Report - February 12, 2019

Why we are die-hard Python fans

 

Python, recently named Programming Language of the Year 2018, is part of our success story: It forms the foundation of CONTACT's development environment and software stack. Frank Patz-Brockmann, head of development, explains why we are using open source software since the mid-1990s.


Python achieves top positions in all rankings and is more popular than ever. The authors of the TIOBE index can easily justify its choice as programming language of the year 2018: Python is the clear number one in statistics, AI programming, scripting and writing system tests, a leader in web programming and the most widely taught language at universities.

20 years of experience with Python are a great opportunity to get back on track from our pioneering days in the open source field to the present day - together with Frank Patz-Brockmann, who and his team have always proven the right "nose" for future-oriented technologies.

Frank, we have been using Python as a central development tool alongside C++ since 1999. How did this happen?

Early in the 90s, we customized our software with "user exits", usually with separate shell scripts. From our point of view, this was not an optimal solution. That is why we were looking for a programming language that could be embedded in our application. Besides Python, we evaluated other alternatives like Tcl and Perl, and I talked to James Gosling (one of Sun's Java inventors) about possibly using the Java stack. In the end, we opted for Python because of its ease of learning, the openness of the Python community, and the very good integration possibilities in a software product like ours.

Was it also crucial that Python is open source?

That makes it easier on the cost side, but this only played a marginal role. We already had a lot of experience with open source software (OSS) that we used directly in the product or in our development process. One example is the GNU Compiler Collection, which allowed us to use the same C++ compiler on different Unix platforms.

Even then, we understood OSS as a joint investment of many market participants who would not have the same success with certain categories of software alone. Programming languages are an example of this. On the one hand, they have a certain complexity and, on the other hand, they thrive on a strong community behind them: Their members - including us - invest money, time and knowledge in the technology and provide tools, libraries and know-how.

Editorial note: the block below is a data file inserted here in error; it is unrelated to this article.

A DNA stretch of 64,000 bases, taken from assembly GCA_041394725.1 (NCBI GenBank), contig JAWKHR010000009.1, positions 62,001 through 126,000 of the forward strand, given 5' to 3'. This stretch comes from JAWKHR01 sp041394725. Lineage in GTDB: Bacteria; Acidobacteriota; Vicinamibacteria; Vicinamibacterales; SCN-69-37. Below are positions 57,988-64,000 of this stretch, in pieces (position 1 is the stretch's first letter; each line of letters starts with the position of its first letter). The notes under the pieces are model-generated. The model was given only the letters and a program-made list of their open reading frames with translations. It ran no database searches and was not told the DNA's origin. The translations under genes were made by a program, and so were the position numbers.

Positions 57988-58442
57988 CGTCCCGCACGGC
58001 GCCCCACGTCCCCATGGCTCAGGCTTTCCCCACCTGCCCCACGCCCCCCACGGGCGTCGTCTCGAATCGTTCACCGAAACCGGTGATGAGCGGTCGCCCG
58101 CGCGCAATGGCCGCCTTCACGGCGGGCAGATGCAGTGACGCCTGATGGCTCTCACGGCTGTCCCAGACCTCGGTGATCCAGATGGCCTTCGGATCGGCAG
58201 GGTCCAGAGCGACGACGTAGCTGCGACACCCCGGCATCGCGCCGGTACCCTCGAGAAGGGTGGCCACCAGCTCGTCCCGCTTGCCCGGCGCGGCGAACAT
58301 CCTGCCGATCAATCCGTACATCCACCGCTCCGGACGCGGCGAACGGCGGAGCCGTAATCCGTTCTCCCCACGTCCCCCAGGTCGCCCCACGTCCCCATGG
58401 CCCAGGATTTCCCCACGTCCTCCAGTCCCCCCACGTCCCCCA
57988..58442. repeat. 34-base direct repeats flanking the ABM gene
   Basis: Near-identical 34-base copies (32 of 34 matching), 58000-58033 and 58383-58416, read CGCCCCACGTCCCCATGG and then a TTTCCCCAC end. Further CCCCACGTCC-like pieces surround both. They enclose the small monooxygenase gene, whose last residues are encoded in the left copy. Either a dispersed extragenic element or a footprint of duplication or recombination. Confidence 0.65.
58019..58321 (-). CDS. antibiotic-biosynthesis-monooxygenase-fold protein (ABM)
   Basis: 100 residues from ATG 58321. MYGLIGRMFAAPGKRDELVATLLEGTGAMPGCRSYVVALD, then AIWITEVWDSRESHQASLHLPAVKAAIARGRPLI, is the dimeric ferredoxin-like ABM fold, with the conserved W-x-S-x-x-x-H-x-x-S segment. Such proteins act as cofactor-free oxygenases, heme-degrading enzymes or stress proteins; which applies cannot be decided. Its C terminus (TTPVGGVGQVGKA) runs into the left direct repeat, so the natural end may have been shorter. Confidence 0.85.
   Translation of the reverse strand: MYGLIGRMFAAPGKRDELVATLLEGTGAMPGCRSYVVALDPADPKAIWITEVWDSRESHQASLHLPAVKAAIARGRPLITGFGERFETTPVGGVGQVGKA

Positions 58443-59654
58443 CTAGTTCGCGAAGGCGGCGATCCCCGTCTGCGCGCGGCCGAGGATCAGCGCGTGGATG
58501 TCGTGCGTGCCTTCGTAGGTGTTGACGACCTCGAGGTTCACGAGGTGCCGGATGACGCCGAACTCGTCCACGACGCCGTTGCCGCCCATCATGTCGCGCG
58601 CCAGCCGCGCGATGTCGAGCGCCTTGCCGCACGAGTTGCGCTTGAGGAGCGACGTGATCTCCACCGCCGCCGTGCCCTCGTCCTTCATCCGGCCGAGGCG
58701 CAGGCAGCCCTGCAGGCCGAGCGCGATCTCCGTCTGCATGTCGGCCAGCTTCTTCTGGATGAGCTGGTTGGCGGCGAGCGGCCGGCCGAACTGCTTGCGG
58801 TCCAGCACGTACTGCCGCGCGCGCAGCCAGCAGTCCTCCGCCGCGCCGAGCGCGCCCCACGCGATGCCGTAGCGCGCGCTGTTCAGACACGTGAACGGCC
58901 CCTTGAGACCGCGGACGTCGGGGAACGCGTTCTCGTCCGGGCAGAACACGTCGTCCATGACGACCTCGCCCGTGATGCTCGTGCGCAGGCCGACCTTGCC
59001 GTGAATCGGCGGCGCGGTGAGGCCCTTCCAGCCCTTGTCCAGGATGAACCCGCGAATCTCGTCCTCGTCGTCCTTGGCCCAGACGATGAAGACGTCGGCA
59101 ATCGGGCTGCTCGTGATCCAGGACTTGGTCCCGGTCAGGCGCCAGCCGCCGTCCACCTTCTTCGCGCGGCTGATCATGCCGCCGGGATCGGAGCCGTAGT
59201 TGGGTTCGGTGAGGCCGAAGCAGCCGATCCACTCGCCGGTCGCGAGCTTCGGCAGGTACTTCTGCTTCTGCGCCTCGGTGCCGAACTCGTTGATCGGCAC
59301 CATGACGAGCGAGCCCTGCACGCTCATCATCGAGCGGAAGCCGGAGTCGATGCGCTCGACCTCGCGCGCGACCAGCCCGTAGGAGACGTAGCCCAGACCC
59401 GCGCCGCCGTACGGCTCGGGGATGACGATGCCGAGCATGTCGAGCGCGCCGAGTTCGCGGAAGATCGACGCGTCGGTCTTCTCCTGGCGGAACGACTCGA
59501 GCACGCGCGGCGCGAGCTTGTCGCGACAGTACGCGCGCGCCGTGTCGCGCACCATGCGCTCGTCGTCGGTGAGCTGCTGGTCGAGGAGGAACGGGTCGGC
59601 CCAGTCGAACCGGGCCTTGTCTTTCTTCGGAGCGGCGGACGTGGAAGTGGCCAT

Your understanding of open source was not mainstream at that time, was it?

At least not in breadth. In enterprise IT, and especially in mission-critical applications like CIM Database, OSS was often viewed critically in terms of security and maintenance, and we had to answer many questions.

Easily imaginable! According to a Gartner study, the OSS share in companies in 2005 was still below 10%. Today, things look quite different. What has caused this change?

In the 90s, enterprise IT was the technological avant-garde supplied with more or less proprietary hardware and software from a single source by large corporations such as IBM or Sun. With the Internet, everything has changed: The mega-scaling of companies like Google was neither technically nor economically feasible with conventional providers. The Internet giants have therefore relied on horizontally scalable commodity hardware and open software, and have pushed many innovations. At the same time, companies like Red Hat emerged that base their business model on open software.

Together, these companies have invested many billions in OSS and made the architecture and technology of the Internet the blueprint for today's enterprise applications - with "internal IT" and the Web increasingly merging through the digitization of business models and processes.

What does this mean for our ecosystem?

That we and our customers have backed the right horse! Python is one of the most successful programming languages in the world - for the same reasons that led us to use it 20 years ago: steep learning curve, low entry barriers, excellent integration. In addition, it is the first choice not only for CONTACT in the areas of data science and AI, which we deal with intensively.

In addition to Python, we use numerous other OSS components in-house and in our products and continue to pursue this course consistently. For example, as a member of the Eclipse Foundation, we invest in OSS components for the Internet of Things (IoT), which is dominated by open software.

Proprietary Unix providers no longer exist; instead, our products support Linux and modern deployment technology such as Cubernetes and Containers. This is also becoming increasingly important for companies, because automation increases agility and reduces costs.

Thank you very much for the interview, Frank!

 

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